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COMPUTER SCIENCE 20, SPRING 2012 \\
DISCRETE MATHEMATICS FOR COMPUTER SCIENCE\\
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Class \#9 (Sets)
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\paragraph{Homework, due in hard copy Monday 2/13/2012 at 10:10am}
\paragraph{Please write your TF's name on your homework, and list the names of any students with whom you collaborated.}
\begin{enumerate}
\item Prove that for any sets $A$, $B$, $C$, and $D$, if $A\times B$ and $C\times D$ are disjoint, then either $A$ and $C$ are disjoint or $B$ and $D$ are disjoint.\footnote{Credit: from Albert R. Meyer / MIT 6.042.}
\item If $A$ and $B$ are finite sets such that $|A| = m$ and $|B| = n$, then what are the minimum and maximum sizes of each of the following sets. (You don't have to write a formal proof for each one, but you do need to justify your work. How do you know you can attain your given minimum or maximum? Why can't each set be smaller or larger?)
\begin{enumerate}
\item $A \cup B$?
\item $A \cap B$?
\item $A - B$?
\item $\mathcal{P}(A)$?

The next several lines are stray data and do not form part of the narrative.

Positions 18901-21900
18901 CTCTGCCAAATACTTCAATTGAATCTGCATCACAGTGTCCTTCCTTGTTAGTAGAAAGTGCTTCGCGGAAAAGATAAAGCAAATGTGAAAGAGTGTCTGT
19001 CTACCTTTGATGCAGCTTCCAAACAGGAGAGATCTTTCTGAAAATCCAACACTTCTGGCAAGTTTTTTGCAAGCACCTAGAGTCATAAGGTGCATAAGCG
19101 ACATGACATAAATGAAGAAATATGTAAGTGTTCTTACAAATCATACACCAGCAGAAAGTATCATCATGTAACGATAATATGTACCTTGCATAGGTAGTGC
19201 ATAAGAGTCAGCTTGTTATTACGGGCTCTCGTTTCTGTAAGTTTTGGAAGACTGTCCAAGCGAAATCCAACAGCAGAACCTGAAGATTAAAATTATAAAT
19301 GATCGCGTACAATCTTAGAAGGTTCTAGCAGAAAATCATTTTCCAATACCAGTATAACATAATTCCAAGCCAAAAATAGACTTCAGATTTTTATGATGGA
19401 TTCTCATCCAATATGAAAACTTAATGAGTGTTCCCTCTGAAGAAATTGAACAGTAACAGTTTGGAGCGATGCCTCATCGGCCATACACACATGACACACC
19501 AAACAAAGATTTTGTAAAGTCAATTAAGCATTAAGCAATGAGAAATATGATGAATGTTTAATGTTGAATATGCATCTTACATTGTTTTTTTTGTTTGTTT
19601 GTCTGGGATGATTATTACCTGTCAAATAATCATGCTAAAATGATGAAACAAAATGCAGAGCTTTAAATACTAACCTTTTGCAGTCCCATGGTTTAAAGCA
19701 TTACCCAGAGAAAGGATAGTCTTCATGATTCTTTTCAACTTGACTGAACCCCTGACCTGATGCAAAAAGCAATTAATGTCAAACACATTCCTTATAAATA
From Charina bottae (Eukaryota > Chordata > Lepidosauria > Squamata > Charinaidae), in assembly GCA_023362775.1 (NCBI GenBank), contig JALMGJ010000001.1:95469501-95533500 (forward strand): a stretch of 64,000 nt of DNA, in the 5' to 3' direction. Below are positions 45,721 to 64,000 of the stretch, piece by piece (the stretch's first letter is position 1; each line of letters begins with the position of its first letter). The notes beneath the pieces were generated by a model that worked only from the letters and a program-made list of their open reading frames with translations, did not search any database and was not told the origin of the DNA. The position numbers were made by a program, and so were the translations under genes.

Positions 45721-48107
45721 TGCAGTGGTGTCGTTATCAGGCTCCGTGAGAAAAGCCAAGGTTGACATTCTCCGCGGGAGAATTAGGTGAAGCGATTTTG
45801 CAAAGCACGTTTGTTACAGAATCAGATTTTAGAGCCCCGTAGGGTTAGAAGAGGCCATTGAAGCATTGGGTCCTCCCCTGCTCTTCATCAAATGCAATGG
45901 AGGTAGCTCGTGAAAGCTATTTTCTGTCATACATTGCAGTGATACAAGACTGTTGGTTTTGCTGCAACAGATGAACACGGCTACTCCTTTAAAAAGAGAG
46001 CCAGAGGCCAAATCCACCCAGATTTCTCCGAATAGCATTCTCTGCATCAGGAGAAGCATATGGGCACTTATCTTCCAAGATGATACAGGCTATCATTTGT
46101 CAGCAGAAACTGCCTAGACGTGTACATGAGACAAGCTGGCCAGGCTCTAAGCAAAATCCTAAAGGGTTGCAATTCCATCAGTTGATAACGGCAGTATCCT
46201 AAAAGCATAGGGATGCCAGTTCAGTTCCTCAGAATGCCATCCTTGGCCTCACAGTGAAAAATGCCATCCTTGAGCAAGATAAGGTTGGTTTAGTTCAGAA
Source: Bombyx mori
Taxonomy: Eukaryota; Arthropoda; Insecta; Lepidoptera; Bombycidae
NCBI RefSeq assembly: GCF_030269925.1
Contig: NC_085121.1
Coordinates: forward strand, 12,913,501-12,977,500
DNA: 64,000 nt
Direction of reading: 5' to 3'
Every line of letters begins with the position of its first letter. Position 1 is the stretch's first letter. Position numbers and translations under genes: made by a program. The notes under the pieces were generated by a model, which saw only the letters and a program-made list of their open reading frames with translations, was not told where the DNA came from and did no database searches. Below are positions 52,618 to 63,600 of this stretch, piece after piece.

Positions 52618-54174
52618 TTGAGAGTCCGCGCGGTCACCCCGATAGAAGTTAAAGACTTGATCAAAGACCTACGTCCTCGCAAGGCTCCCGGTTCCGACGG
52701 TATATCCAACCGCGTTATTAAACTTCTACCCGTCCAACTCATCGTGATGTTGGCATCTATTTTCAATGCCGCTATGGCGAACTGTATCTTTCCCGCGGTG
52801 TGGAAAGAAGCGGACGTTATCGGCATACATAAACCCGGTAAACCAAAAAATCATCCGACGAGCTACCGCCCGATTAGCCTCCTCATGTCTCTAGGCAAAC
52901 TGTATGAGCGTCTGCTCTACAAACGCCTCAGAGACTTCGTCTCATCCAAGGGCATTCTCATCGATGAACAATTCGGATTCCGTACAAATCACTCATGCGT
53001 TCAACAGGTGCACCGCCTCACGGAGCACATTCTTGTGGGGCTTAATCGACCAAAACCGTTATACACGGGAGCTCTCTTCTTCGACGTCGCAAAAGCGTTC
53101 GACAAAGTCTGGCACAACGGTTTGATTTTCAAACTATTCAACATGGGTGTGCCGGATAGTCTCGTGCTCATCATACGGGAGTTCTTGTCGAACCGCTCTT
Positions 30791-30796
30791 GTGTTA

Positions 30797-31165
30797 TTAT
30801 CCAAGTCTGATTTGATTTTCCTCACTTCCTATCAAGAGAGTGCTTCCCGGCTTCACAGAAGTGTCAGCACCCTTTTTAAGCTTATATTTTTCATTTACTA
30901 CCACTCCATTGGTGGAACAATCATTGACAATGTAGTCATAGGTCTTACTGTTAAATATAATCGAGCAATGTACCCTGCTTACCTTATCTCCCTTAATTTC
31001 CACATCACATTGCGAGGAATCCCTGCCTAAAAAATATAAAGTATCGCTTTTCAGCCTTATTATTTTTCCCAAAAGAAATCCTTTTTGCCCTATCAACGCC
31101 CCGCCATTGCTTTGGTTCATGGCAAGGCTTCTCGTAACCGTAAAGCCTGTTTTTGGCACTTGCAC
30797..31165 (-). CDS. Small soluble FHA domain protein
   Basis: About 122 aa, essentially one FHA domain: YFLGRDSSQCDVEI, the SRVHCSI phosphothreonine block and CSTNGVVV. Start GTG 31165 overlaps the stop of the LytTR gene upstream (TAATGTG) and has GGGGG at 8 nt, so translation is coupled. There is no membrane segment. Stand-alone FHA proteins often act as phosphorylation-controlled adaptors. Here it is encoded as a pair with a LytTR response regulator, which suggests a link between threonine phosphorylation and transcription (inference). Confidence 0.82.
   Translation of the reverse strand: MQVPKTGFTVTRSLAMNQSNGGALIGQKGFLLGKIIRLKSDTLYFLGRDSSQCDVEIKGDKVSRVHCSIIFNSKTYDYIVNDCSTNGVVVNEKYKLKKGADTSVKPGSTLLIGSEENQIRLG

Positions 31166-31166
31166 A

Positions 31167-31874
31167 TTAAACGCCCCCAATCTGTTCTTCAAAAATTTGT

\end{enumerate}
\begin{comment}
\item Define the new binary operation ``$\circ$'' as
\[
A\circ B:=(A\cup B)\setminus (A\cap B)
\]
for two sets $A$ and $B$. Think about what the operation ``$\circ$'' does to two sets $A$ and $B$; can you express it as a subset of $A\cup B$ with a logical connective? Let $S$ be some arbitrary set and define $G:=\mathcal{P}(S)$. Prove that:
\begin{enumerate}
\item $\forall A\, \forall B[(A\in G\wedge B\in G)\implies A\circ B\in G]$ or in longhand for any two sets $A$ and $B$ in $G$, $A\circ B$ is in $G$.
\item $\exists I\,\forall A[A\in G\implies (A\circ I=A \wedge I\in G) ]$ or in longhand there is some element of $G$, called $I$, such that for all sets $A$ in $G$, we have $A\circ I=A$.
\item $\forall A \,\exists B[ A\in G\implies ( B\in G \wedge A\circ B=\emptyset ) ]$ or in longhand for every element $A$ of $G$, there is a set in $G$, call it $B$, such that $A\circ B=\emptyset$.
\item $\forall A\,\forall B\,\forall C([A\in G\wedge B\in G\wedge C\in G]\implies[(A\circ B)\circ C=A\circ(B\circ C)])$ or in longhand for all sets $A$, $B$, and $C$ in $G$ we have $(A\circ B)\circ C=A\circ (B\circ C)$.\footnote{This terminology is not important for the course but after you complete this step you will have proved $(G,\circ)$ is a group!}
\item There exists (by calculating) $X\in \mathcal{P}(\mathbb{N})$ such that $\{1,2,4\}\circ X=\{3,4\}$.\footnote{Credit: from http://nrich.maths.org/.}
\end{enumerate}
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